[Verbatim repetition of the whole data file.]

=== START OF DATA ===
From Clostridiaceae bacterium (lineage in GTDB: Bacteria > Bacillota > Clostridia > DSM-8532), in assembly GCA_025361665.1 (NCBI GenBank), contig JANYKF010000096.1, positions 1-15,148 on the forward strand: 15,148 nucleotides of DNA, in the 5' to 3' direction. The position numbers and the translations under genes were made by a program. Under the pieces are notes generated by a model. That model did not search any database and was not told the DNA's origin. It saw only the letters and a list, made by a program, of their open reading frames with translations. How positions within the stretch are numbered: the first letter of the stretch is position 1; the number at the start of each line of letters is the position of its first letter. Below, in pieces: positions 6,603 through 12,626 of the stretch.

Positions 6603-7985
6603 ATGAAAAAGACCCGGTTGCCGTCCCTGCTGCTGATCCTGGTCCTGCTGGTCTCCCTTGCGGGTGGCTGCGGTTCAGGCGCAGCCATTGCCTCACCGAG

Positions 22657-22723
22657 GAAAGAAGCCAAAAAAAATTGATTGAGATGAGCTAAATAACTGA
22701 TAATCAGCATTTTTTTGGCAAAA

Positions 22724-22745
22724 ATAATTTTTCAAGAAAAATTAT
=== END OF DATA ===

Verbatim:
From Clostridiaceae bacterium (lineage in GTDB: Bacteria > Bacillota > Clostridia > DSM-8532), in assembly GCA_025361665.1 (NCBI GenBank), contig JANYKF010000096.1, positions 1-15,148 on the forward strand: 15,148 nucleotides of DNA, in the 5' to 3' direction. The position numbers and the translations under genes were made by a program. Under the pieces are notes generated by a model. That model did not search any database and was not told the DNA's origin. It saw only the letters and a list, made by a program, of their open reading frames with translations. How positions within the stretch are numbered: the first letter of the stretch is position 1; the number at the start of each line of letters is the position of its first letter. Below, in pieces: positions 6,603 through 12,626 of the stretch.

Positions 6603-7985
6603 ATGAAAAAGACCCGGTTGCCGTCCCTGCTGCTGATCCTGGTCCTGCTGGTCTCCCTTGCGGGTGGCTGCGGTTCAGGCGCAGCCATTGCCTCACCGAG

Positions 22657-22723
22657 GAAAGAAGCCAAAAAAAATTGATTGAGATGAGCTAAATAACTGA
22701 TAATCAGCATTTTTTTGGCAAAA

Positions 22724-22745
22724 ATAATTTTTCAAGAAAAATTAT